The United Nations Turns 70 in San Francisco, Where It All Began

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Last Friday, I was invited together to attend an anniversary event held at San Francisco’s City Hall which celebrated the 70 years the United Nations Charter was signed. I was selected as one of 70 Bay Area Digital Leaders to participate in the event together with ambassadors from around the globe. Deemed a Charter Commemoration Ceremony, remarks and speeches were given by Governor Edmund Brown, Mayor Ed Lee, House Minority Leader Nancy Pelosi and UN Secretary-General Ban Ki-Moon shortly after the Boys Choir entertained the audience.

Even without the UN Anniversary celebration in play, it was already a day San Franciscans would never forget — earlier that morning, the SCOTUS ruling was announced and same sex marriage was legally voted in, which had a profound impact on the city where it all began. As I made my way up the City Hall entrance, hundreds were gathered on the front steps, joyful screams of the positive outcome echoing into the morning air.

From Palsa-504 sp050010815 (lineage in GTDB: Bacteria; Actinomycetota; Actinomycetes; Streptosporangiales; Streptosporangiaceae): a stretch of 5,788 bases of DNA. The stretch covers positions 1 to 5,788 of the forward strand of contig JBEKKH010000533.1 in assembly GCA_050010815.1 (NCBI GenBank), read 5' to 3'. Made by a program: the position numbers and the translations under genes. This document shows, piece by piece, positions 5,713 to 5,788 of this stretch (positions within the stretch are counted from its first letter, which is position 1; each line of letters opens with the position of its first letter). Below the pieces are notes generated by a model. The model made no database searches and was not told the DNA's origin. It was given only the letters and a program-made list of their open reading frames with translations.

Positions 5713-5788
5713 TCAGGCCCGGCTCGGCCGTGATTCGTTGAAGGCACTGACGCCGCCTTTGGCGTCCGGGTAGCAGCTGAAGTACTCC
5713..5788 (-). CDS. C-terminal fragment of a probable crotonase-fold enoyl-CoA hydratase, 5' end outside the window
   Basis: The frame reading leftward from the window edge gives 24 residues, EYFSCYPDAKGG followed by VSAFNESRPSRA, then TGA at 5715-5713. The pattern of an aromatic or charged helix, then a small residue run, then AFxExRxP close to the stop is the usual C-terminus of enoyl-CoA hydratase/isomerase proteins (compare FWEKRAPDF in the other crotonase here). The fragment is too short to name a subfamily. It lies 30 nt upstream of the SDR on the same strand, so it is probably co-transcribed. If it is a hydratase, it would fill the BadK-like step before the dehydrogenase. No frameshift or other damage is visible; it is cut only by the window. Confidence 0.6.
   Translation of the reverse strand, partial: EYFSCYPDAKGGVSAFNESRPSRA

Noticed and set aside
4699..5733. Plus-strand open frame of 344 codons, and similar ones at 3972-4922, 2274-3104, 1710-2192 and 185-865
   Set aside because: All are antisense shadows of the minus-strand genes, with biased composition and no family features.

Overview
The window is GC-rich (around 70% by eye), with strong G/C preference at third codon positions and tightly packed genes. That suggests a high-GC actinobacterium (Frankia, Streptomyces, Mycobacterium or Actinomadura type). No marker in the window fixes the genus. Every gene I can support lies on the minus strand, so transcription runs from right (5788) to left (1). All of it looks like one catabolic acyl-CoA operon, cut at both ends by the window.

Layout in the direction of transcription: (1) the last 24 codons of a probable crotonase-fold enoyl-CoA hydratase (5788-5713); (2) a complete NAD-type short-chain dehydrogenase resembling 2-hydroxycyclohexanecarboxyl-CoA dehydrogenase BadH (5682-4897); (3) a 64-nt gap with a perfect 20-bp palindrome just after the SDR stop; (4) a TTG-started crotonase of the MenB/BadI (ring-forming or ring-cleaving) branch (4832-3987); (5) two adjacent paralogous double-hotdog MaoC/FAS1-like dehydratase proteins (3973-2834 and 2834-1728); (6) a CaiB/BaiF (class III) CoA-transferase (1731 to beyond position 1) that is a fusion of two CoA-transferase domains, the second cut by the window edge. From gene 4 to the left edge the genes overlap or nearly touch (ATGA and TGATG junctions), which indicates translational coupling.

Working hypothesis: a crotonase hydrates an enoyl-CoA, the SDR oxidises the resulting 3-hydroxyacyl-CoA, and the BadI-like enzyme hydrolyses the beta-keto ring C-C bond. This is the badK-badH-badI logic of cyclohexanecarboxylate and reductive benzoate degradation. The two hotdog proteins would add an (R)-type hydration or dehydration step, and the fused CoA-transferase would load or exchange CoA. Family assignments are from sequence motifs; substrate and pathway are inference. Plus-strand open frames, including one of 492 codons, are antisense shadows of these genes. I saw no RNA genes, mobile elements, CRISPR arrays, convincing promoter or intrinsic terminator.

The Governor talked about the significance of the Charter and San Francisco’s role back then and of course how San Franciscans can be involved in the UN’s work in the years to come. Conveniently seated in a second row aisle seat, I managed to get some fairly close shots of the morning’s on-stage activities.